Stage Four: Laon to Reims

… in which we have a day of firsts

Time: 3h16m
Distance: 57.19
Average speed: 17.5kph
Distance from Calais: 324.33

It was a warm evening in Laon, much warmer than when we called in here in February in the car on the way back from Italy. We had lunch then up in the medieval centre of Laon, and had intended to stay up there on this trip, but there were no rooms available last night at the only hotel we knew. Our hotel was down by the station (but very quiet, no train noise), so we had a trip up to the medieval centre for an aperitif, on the ‘POMA’ – a sort of tram-like thing, similar to the San Francisco cable car system, where the car grabs onto a moving chain which takes it up or down the hill. It was a bit rattly, and with no driver in the car itself, slightly disconcerting! The medieval centre is up on a huge hill, you can see the cathedral for miles around. Consequently the views from up there are spectacular, we could see the long straight road on which we’d ridden in.

The POMA only runs until 8pm, so we returned after our drink, and had an OK meal at a restaurant near to the hotel.

We were up and about early this morning, and set off in bright sunshine out of Laon. We soon turned off the main road, and found ourselves in lovely quiet lanes through sleepy villages. We tested our climbing legs briefly on a short climb, and were rewarded with fantastic views back to Laon cathedral, over 10k away. A gliding descent followed, then we climbed again over the second ridge, and enjoyed a second descent, happy to outrun the horseflies who had kept pace with us on the way up.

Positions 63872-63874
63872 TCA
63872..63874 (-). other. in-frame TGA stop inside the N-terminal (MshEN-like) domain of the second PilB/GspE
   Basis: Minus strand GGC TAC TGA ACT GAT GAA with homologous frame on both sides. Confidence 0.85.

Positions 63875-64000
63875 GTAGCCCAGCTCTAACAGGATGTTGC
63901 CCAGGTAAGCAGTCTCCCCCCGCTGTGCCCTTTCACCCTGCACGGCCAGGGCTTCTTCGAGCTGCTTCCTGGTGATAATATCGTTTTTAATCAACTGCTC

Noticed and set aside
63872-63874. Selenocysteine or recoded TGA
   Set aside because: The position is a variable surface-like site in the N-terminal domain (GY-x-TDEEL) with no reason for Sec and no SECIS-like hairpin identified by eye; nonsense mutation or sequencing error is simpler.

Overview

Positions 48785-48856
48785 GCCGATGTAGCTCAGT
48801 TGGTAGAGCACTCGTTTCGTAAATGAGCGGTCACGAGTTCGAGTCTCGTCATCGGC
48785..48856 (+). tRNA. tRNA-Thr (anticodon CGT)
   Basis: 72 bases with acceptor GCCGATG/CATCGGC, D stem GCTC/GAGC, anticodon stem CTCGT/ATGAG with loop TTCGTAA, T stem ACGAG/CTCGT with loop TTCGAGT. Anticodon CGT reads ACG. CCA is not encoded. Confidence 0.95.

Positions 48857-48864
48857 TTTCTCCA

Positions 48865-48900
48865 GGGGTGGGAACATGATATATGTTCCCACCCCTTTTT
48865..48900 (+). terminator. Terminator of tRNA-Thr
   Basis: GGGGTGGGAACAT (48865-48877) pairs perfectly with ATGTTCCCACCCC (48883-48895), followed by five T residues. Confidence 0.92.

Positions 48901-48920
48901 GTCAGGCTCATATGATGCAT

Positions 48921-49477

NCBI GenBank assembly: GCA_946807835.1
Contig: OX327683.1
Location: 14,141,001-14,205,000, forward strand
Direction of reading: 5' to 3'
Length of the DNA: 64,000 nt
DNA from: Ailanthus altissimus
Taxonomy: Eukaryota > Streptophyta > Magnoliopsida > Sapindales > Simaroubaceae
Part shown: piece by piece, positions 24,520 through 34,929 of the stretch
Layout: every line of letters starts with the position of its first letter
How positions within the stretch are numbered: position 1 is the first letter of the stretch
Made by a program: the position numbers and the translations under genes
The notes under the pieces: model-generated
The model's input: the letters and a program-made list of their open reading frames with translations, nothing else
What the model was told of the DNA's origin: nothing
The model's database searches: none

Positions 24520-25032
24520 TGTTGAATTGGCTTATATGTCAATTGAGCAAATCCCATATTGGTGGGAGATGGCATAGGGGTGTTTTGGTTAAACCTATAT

It became much more difficult to play cereal crop bingo today (wheat, maize, beets, HOUSE!), we’re starting to get to the end of the ‘breadbasket’ area of France, we’ll soon start to see vines as we get closer to the Champagne region.

At Bery-au-Bac we found our first voie vert of the trip, a wonderful smooth wide tarmac path especially for cyclists next to the canal. There are lots of these in various parts of France, although they don’t seem to be widely advertised, and it can be difficult to find the entry point. It was wonderful, we bowled along at a good speed, waving to the bargees as we outpaced them. Their speeds are restricted to protect the banks of the canals, so it wasn’t really a fair race. Every so often we would encounter a lock, which for us on the cycle path meant a short incline to get up to the next level.

We had expected to go all the way into Reims on the voie vert, but it appeared to finish unexpectedly at a bridge, and we had to switch onto a reasonably busy road into the centre. Not very pleasant, but we put our heads down and pounded along. We got a bit tangled up in the fiendish one-way system, but of course on a bike you can always get off and walk the wrong way, so we were soon at our hotel.

A quick shower and some lunch, then we headed out to the cathedral, which is very impressive. It was badly damaged in the first world war, losing many of its stained glass windows, which have been replaced with very striking abstract new windows which we liked very much.

On our way back to the hotel, we heard our first accordion of the trip (well, you’d be disappointed if you didn’t hear at least one in France), and then headed to the hotel pool (another first of the trip) for a leisurely swim.

A longer day tomorrow to Vitry-le-Francois, properly into the Champagne region.